ULV dining service workers vote in favor of strike

Anabel Martinez
Managing Editor

Bon Appétit employees at the University of La Verne continue to fight for pay raises in their long-overdue renewed contract, which expired in August 2019. Workers went on a strike vote on Tuesday where 100% of the votes made were in favor of authorizing a strike. 

The standard has been raised since food service workers at Pomona College received a new contract. The minimum wage at Pomona College increased from $18.60 to $21.10 an hour and by July 2024, it will be $25 an hour. Workers at Pomona College went on a walkout strike in October 2022.

“Given how expensive things are getting across the board, gas, food and rent, we believe that’s a good benchmark to shoot for to start raising the standards so that even the folks that work in our dining halls can afford to take care of their families and live comfortably,” Arun Ramakrishna, Unite Here Local 11 organizer, said. 

Unite Here Local 11 is working with Bon Appétit workers at La Verne and Whittier College to negotiate their contracts to fit their needs. Both groups are under the same contract.

Final decisions regarding the strike will be made following Whittier College’s next negotiation meeting on Friday.

“We’re fighting for the same standard as Pomona, and the raises that we’re asking for are larger than Pomona’s because folks that are working at La Verne have been making far less for a very long time than the folks at Pomona,” Ramakrishna said. “So we’re asking for more, but the reason why is because people have been making far less.” 

Workers have now had four meetings to negotiate their contract with Bon Appétit.

“(Bon Appétit) keeps postponing (the meetings) or changing the date, and it’s been really frustrating because it’s been months and months,” Sean Fricke, cook at Barbara’s Place, said. 

Fricke said almost every single employee was in favor of the strike.

“It’s been about 18 months since we’ve gotten a raise,” Cora Hammons, barista at Barbara’s Place, said. “We’ve been trying to get this new contract for a year and a half now.”

Hammons has worked for Bon Appétit since 2018 and makes $16.50 an hour.

“In the (previous) contract it states that we’re supposed to get a raise annually, October every year,” Fricke said.

He said since there is no renewed contract, workers are getting paid based on the expired contract. Fricke has worked for Bon Appétit since 2017 and currently makes $17.15 an hour. 

“​​One of the biggest things that we hear is that the size of the raises that we’re asking for is unrealistic,” Ramakrishna said. “But I think that more so just speaks to how long it’s been since folks have actually gotten a raise and it speaks to how far behind their wages are… We’re expressing what we need, and then we get proposals from (Bon Appétit). So far, those proposals haven’t matched up to what we’re looking for.”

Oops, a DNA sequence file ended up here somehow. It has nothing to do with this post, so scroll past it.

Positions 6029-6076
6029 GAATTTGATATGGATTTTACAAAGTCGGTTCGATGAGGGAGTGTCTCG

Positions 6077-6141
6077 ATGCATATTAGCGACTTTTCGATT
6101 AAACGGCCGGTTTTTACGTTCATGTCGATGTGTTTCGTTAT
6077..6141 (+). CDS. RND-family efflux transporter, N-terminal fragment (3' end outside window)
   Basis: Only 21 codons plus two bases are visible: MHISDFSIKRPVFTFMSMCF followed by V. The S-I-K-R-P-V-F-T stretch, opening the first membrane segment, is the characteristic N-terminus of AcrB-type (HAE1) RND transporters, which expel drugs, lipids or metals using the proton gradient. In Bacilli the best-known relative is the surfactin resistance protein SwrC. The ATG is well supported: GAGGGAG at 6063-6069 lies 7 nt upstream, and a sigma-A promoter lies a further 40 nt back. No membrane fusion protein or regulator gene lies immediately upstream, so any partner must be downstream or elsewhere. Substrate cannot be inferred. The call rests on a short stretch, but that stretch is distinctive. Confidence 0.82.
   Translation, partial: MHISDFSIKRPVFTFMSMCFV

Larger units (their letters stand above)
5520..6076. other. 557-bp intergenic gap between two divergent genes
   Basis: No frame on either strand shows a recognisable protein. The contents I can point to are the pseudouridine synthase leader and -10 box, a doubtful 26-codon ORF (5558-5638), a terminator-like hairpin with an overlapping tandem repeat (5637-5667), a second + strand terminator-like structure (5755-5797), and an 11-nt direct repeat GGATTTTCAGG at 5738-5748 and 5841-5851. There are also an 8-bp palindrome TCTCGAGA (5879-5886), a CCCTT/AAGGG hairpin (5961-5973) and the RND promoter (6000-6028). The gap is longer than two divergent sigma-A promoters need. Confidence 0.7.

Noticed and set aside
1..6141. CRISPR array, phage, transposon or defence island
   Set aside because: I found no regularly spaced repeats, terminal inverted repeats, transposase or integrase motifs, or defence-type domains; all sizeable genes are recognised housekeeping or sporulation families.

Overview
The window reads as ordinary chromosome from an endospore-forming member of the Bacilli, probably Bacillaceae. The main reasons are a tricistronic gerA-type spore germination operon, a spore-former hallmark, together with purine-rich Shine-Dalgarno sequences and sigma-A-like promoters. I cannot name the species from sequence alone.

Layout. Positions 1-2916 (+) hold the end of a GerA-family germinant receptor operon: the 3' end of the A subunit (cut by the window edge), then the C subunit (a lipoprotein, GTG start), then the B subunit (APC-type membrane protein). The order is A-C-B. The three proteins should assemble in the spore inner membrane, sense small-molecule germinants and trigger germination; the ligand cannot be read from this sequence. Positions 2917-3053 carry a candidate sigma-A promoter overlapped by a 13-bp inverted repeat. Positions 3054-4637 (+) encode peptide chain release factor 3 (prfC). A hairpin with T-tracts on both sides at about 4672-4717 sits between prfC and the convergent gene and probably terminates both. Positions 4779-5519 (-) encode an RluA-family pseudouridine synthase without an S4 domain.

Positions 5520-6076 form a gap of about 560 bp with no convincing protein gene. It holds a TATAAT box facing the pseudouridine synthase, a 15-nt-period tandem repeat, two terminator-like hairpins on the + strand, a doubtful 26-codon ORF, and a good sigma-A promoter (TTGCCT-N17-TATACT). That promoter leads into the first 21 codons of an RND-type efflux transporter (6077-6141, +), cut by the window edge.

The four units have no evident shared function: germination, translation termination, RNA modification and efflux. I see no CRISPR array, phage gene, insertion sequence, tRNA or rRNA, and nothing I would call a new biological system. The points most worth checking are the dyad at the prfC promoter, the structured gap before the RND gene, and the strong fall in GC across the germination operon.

ULV Bon Appétit workers are also fighting for pension.

“Folks don’t have the ability right now to retire with dignity,” Ramakrishna said. “That’s something that we feel pretty strongly (about). It’s something that both workers at the University of La Verne, and just workers in general, should have the ability to do.”

Hammons said there are cooks at The Spot that have been working there for over a decade, and they do not have the option to retire.

Workers at Bon Appétit said the lack of pay raises is not the only issue in the workplace. Many said they feel unsupported and even targeted by their management team, especially after becoming more vocal about fighting for a higher wage. 

Jackie Tejeda, former cashier at The Spot, quit in December of 2022 after a year of feeling underpaid, unappreciated, and singled out for requesting days off to take care of her daughter. 

“(My manager) started to pull out my attendance records and tell me, ‘you’re getting written up for missing so much,’ but I never got a verbal warning,” Tejeda said. “You’re supposed to get one first before you get written up. She just started to pick on me and it was just very frustrating. It made me work harder and it made life a little harder.”

Tejeda said the cooks would often not take a lunch break because there were not enough staff to cover them, and the management team often did not offer support.

Tejeda is a single mother. She was being paid $15.50 an hour during her time working there in 2022.

According to MIT’s Living Wage Calculation for Los Angeles County, California, a living wage for one working adult with one child is $43.81 an hour.

“The point of (the strike) is to put pressure on the company and show that we’re serious about these demands because it’s bottom line what people need to live in this area, especially in the Inland Empire,” Ramakrishna said.

Anabel Martinez can be reached at anabel.martinez2@laverne.edu

Anabel Martinez is a senior digital media major with a concentration in film and television, and a journalism minor. She serves as the managing editor overseeing all of the Campus Times sections and was previously editor-in-chief in Spring 2022.

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